What you don’t want to do is dip into your retirement savings or take out a travel loan to afford your trip. Today, the average interest rate on a credit card is over 19%, meaning that you could easily end up paying over double the cost of your trip over the course of your loan repayment period.

If you do end up taking out a travel loan, you’ll want to create an airtight plan and a solid budget so that you’re borrowing the minimum amount that you’ll need for your trip.

While traveling...

Manage your cash flow and be mindful of your budget

Congrats, you’ve set your plans and finalized your travel budget. Now you can travel carefree, right? — Wrong. You should consistently be managing your cash flow while you’re away and evaluating your budget. Maintaining a dynamic plan and budget is critical.

Let’s say, for a year, you think you could live off of $20,000 and you’re traveling cheaply, then after the first two months you realize you’re spending a lot more than you anticipated.  Maybe at that point you decide it’s not going to be a year, and instead it’ll only be a six-month trip.

Dylan emphasizes, “Continuing to have a healthy relationship and checking in with your finances throughout the process is really important.”

Credit card perks

Using a credit card to pay for your expenses might be the best route to go for you. If something happens while you’re away — a fraud charge or a stolen card — you’ll be a lot more secure than you would be if you were relying on paying with cash.

“I’m very pro-credit card. I would actually prefer to use my credit card while traveling than my debit card…my credit card company will go to bat for me,” Dylan says after sharing a recent experience where he noticed a mysterious charge on his credit card while he was traveling.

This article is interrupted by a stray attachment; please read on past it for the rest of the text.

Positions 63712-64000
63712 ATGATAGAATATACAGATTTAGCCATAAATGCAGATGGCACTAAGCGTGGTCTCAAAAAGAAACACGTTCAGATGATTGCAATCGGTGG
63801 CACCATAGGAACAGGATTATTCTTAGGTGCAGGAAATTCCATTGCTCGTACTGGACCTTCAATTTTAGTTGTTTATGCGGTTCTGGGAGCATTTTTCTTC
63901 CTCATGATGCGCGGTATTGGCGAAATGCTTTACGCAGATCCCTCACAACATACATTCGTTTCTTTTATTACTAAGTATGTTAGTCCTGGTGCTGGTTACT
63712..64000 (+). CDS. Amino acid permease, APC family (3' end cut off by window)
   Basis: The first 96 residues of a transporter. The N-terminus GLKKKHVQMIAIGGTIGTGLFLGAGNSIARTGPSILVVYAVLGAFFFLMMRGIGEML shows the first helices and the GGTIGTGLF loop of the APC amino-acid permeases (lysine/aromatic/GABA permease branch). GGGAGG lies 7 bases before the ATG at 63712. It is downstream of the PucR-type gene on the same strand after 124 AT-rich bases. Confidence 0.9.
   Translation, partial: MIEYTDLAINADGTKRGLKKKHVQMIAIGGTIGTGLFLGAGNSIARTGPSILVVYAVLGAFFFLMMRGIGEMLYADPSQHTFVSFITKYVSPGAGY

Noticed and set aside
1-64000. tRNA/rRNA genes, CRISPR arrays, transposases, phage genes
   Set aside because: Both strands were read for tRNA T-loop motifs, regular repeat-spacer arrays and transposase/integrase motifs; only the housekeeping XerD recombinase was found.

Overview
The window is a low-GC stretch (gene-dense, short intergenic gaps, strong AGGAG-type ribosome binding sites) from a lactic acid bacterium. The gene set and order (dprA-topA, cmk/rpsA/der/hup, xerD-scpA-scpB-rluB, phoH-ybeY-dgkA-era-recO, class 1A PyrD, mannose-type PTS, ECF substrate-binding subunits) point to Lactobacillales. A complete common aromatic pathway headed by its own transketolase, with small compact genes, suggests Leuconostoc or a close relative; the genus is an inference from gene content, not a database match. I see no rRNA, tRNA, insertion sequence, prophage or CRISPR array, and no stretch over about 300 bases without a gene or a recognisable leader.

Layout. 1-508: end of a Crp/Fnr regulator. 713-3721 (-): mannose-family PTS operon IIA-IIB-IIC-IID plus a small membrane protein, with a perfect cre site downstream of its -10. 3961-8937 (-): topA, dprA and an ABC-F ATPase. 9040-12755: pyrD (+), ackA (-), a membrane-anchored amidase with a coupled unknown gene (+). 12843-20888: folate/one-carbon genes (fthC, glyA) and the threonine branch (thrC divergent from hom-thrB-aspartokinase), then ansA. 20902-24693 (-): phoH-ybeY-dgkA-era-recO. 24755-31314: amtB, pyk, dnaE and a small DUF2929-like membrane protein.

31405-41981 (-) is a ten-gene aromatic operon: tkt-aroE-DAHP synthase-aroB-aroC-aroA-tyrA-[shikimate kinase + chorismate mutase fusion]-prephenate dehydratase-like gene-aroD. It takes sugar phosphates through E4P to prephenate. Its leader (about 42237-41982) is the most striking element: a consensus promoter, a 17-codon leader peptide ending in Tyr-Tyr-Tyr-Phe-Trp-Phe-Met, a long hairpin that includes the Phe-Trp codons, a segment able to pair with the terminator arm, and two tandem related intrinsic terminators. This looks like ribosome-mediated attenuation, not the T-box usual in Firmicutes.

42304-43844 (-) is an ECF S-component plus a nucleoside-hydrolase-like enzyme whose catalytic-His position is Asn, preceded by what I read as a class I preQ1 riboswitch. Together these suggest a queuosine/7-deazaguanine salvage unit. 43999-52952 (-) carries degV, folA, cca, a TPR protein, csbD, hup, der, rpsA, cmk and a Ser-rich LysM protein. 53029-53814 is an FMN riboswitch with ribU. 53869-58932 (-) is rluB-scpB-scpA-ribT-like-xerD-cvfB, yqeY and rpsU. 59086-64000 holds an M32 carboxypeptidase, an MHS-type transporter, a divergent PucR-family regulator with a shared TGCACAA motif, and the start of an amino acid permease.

If you’re planning on flying a lot or eating out, you may be able to earn points on your credit card if you’re part of a frequent flyer program or earn cashback for money spent. You can even use a credit card when traveling in foreign countries to get a better exchange rate, in some cases.

If you’re traveling to a foreign country, know the exchange rates

If you really want to extend your travel, looking at places where the exchange rate is favorable to the dollar is going to be key.

“You definitely need to know the exchange rate and keep in mind how far your money is going to go for you. It’s going to go a lot further for you if you’re traveling to a country where the standard of living is a lot cheaper than America.” 

In the Future

Taking the time to plan out the finances of your trip will ensure that you have the least amount of worry while you’re away. Once you’re able to implement these changes to fund your travel, you may consider doing so to save for other major expenses in the future. 

rebel Financial is a registered investment adviser and the opinions expressed by R&D Financial Coaching in this article are their own and do not reflect the opinions of rebel Financial. All statements and opinions expressed are based upon information considered reliable although it should not be relied upon as such. Any statements or opinions are subject to change without notice.

Information presented is for educational purposes only and does not intend to make an offer or solicitation for the sale or purchase of any specific securities, investments, or investment strategies. Investments involve risk and unless otherwise stated, are not guaranteed. 

Information expressed does not take into account your specific situation or objectives, and is not intended as recommendations appropriate for any individual. Readers are encouraged to seek advice from a qualified tax, legal, or investment adviser to determine whether any information presented may be suitable for their specific situation. Past performance is not indicative of future performance.